A Shallow History of the Face Lift

The Eternal Quest for Youth and Beauty
As we grow older, we (some of us) become susceptible to the lure of the fountain of youth, preferring to believe in the promise of plastic surgery, rather  than accept the realities of aging. Thus notions of "growing old gracefully" are vanquished to the outer reaches, while we do a cost/benefit analysis of  plastic surgery.

Although we do live in a particularly shallow media-driven culture where youthful image rules, the desire to extend the appearance of youth is nothing new. Even the ancient world dabbled in plastic surgery and in modern terms, surgeons have been performing face-lifts since the beginning of the 20th century.

It began with the discovery that a simple incision in front of the ear,  the removal of a slice of skin and stitching the whole thing back together as discreetly as possible could make the face tauter and thus more youthful. This 'mini-lift' was popular in Paris among film stars and the vain and well-to-do.

Things progressed further in the 1920s with the discovery of the 'skin flap', which involved a more extensive, banana-like peel back of the skin, more skin removal and thus increased tautness. The facelift was a delicate procedure - too little skin removal and the desired effect would not be achieved, too much and the patient could wind up looking unnaturally mask-like.

The fascinating face of aging
A real break-through in facelift surgery occurred in the 70s when  surgeons cottoned on to  the  'superficial musculoaponeurotic system' - an extremely fine lining just beneath the skin that is integral to the structural support of muscle and skin. Tightening the SMAS allowed for greater tightening and improvements to the jaw area.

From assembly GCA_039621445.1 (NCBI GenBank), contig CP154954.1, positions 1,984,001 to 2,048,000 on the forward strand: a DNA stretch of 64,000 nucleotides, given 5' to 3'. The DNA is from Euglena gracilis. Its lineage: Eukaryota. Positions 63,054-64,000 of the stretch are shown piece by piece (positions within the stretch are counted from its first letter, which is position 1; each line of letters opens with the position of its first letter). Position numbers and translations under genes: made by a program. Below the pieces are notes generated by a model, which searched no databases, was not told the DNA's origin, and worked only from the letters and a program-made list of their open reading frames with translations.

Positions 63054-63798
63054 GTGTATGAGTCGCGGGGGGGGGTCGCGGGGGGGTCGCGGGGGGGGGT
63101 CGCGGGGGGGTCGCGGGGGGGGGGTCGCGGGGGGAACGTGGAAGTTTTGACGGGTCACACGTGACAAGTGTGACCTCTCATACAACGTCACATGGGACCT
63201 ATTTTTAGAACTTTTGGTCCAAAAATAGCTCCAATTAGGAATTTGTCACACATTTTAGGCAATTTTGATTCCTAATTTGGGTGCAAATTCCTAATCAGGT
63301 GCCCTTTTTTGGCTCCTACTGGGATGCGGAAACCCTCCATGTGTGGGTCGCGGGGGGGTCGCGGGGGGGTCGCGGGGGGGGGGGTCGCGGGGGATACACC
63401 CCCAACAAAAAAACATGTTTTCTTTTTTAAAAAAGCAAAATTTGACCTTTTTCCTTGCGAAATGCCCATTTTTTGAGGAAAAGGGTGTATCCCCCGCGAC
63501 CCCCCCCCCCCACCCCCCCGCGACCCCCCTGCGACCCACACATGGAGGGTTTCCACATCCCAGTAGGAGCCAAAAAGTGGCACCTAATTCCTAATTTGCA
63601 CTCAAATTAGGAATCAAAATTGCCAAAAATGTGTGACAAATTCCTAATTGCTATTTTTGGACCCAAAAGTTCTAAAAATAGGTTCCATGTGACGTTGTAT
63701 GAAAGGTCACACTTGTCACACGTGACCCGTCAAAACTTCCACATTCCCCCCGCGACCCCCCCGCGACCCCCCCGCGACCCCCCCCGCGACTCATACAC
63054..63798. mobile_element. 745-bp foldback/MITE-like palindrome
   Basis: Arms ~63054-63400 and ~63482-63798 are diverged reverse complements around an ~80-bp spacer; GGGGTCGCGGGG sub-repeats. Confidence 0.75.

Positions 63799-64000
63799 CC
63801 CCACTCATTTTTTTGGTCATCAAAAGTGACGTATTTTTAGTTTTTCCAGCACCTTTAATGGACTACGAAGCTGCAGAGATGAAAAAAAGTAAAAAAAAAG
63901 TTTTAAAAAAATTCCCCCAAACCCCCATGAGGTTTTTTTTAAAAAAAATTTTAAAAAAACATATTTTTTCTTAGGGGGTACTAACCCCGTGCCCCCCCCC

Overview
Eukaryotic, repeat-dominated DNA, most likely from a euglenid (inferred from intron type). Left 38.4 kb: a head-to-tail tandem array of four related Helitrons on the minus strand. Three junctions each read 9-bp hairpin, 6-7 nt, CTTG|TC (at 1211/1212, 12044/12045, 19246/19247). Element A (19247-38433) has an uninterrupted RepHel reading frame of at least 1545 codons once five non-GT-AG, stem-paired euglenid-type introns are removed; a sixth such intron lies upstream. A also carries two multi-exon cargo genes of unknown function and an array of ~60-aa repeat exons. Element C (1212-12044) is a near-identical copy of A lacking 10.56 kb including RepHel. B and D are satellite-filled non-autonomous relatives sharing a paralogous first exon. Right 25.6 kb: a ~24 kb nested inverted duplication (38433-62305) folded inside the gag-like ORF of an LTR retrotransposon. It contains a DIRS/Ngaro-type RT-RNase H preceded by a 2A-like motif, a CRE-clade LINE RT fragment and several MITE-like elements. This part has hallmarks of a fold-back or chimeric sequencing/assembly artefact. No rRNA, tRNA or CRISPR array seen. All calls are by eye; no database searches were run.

In the 80s, a Swedish surgeon ventured into even deeper terrain by going beneath the SMAS in a procedure that became known as the deep plane facelift, which sounds scarily intrusive but actually  surgeons having been going deeper and deeper ever since, dissecting the hidden layers to the point where  many facelifts are now almost completely muscular - ie; a tightening the underlying layers to give definition, rather than concentrating on superficial skin and stretched tautness which is less natural looking.

Oh Those Featural Imperfections
In 1906, a Chicago physician, Dr. Charles Conrad Miller, who s credited by many as being the 'father of the facelift', wrote a book documenting his own early attempts at facelifting to correct what he described as "featural imperfections". Dr Miller was among the first to recognise an emerging 'beauty business' and the insecurities and desires of aging women in increasingly image-conscious culture and he suggested specially trained surgeons would be required to tackle the sags and wrinkles of aging beauties. (source Faceliftology)

According to the American Society for Aesthetic Plastic Surgery, the number of cosmetic procedures performed in the United States alone has increased over 50 percent since the start of the century. As techniques have become more sophisticated and the results less artificial, the temptation becomes greater. Until science, if ever, offers a real fountain of youth, perhaps in the genetically manipulated delay of the aging process, us frail humans will continue to succumb to the persuasions of a culture soaked in the superficialities of youth and beauty.

Why do we Have to get Old?